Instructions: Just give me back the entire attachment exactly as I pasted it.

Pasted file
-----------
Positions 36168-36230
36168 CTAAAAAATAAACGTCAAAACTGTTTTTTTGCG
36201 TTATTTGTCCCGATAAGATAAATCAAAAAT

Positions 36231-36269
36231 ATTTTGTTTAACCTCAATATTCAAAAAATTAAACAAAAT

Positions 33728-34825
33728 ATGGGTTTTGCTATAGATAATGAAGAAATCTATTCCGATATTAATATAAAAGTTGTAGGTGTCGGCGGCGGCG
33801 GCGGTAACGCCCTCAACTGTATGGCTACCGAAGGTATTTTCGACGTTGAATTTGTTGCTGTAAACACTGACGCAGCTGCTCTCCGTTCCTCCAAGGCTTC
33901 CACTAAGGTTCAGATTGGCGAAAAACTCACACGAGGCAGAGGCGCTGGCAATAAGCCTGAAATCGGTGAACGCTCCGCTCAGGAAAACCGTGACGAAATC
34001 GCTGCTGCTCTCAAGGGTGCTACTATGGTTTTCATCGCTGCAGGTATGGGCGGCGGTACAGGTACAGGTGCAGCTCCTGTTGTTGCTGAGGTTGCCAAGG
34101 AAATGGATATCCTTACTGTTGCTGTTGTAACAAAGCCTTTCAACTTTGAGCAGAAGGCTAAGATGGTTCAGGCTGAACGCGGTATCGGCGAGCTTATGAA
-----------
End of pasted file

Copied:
Positions 36168-36230
36168 CTAAAAAATAAACGTCAAAACTGTTTTTTTGCG
36201 TTATTTGTCCCGATAAGATAAATCAAAAAT

Positions 36231-36269
36231 ATTTTGTTTAACCTCAATATTCAAAAAATTAAACAAAAT

Positions 33728-34825
33728 ATGGGTTTTGCTATAGATAATGAAGAAATCTATTCCGATATTAATATAAAAGTTGTAGGTGTCGGCGGCGGCG
33801 GCGGTAACGCCCTCAACTGTATGGCTACCGAAGGTATTTTCGACGTTGAATTTGTTGCTGTAAACACTGACGCAGCTGCTCTCCGTTCCTCCAAGGCTTC
33901 CACTAAGGTTCAGATTGGCGAAAAACTCACACGAGGCAGAGGCGCTGGCAATAAGCCTGAAATCGGTGAACGCTCCGCTCAGGAAAACCGTGACGAAATC
34001 GCTGCTGCTCTCAAGGGTGCTACTATGGTTTTCATCGCTGCAGGTATGGGCGGCGGTACAGGTACAGGTGCAGCTCCTGTTGTTGCTGAGGTTGCCAAGG
34101 AAATGGATATCCTTACTGTTGCTGTTGTAACAAAGCCTTTCAACTTTGAGCAGAAGGCTAAGATGGTTCAGGCTGAACGCGGTATCGGCGAGCTTATGAA